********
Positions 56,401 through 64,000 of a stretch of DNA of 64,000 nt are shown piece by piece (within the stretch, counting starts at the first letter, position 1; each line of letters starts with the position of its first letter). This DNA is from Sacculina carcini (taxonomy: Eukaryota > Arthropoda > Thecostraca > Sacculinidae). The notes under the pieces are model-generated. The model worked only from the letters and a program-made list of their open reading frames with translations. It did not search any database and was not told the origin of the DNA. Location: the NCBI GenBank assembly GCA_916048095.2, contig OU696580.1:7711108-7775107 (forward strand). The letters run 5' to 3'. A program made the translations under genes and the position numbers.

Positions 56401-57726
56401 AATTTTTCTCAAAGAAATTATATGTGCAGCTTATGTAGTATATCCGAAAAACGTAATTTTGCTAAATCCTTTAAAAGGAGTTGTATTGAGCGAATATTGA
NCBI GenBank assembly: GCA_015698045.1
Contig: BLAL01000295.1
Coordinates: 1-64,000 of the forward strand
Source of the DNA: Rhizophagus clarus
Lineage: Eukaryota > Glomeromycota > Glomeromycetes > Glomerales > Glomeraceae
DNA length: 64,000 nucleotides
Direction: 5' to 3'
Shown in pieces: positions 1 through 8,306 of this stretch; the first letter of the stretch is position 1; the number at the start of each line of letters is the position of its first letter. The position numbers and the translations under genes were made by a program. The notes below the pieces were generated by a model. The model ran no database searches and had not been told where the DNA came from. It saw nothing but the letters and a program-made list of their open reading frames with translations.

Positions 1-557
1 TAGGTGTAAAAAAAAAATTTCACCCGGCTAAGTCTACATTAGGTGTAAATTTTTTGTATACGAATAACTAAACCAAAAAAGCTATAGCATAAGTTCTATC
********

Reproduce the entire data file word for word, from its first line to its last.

Positions 56,401 through 64,000 of a stretch of DNA of 64,000 nt are shown piece by piece (within the stretch, counting starts at the first letter, position 1; each line of letters starts with the position of its first letter). This DNA is from Sacculina carcini (taxonomy: Eukaryota > Arthropoda > Thecostraca > Sacculinidae). The notes under the pieces are model-generated. The model worked only from the letters and a program-made list of their open reading frames with translations. It did not search any database and was not told the origin of the DNA. Location: the NCBI GenBank assembly GCA_916048095.2, contig OU696580.1:7711108-7775107 (forward strand). The letters run 5' to 3'. A program made the translations under genes and the position numbers.

Positions 56401-57726
56401 AATTTTTCTCAAAGAAATTATATGTGCAGCTTATGTAGTATATCCGAAAAACGTAATTTTGCTAAATCCTTTAAAAGGAGTTGTATTGAGCGAATATTGA
NCBI GenBank assembly: GCA_015698045.1
Contig: BLAL01000295.1
Coordinates: 1-64,000 of the forward strand
Source of the DNA: Rhizophagus clarus
Lineage: Eukaryota > Glomeromycota > Glomeromycetes > Glomerales > Glomeraceae
DNA length: 64,000 nucleotides
Direction: 5' to 3'
Shown in pieces: positions 1 through 8,306 of this stretch; the first letter of the stretch is position 1; the number at the start of each line of letters is the position of its first letter. The position numbers and the translations under genes were made by a program. The notes below the pieces were generated by a model. The model ran no database searches and had not been told where the DNA came from. It saw nothing but the letters and a program-made list of their open reading frames with translations.

Positions 1-557
1 TAGGTGTAAAAAAAAAATTTCACCCGGCTAAGTCTACATTAGGTGTAAATTTTTTGTATACGAATAACTAAACCAAAAAAGCTATAGCATAAGTTCTATC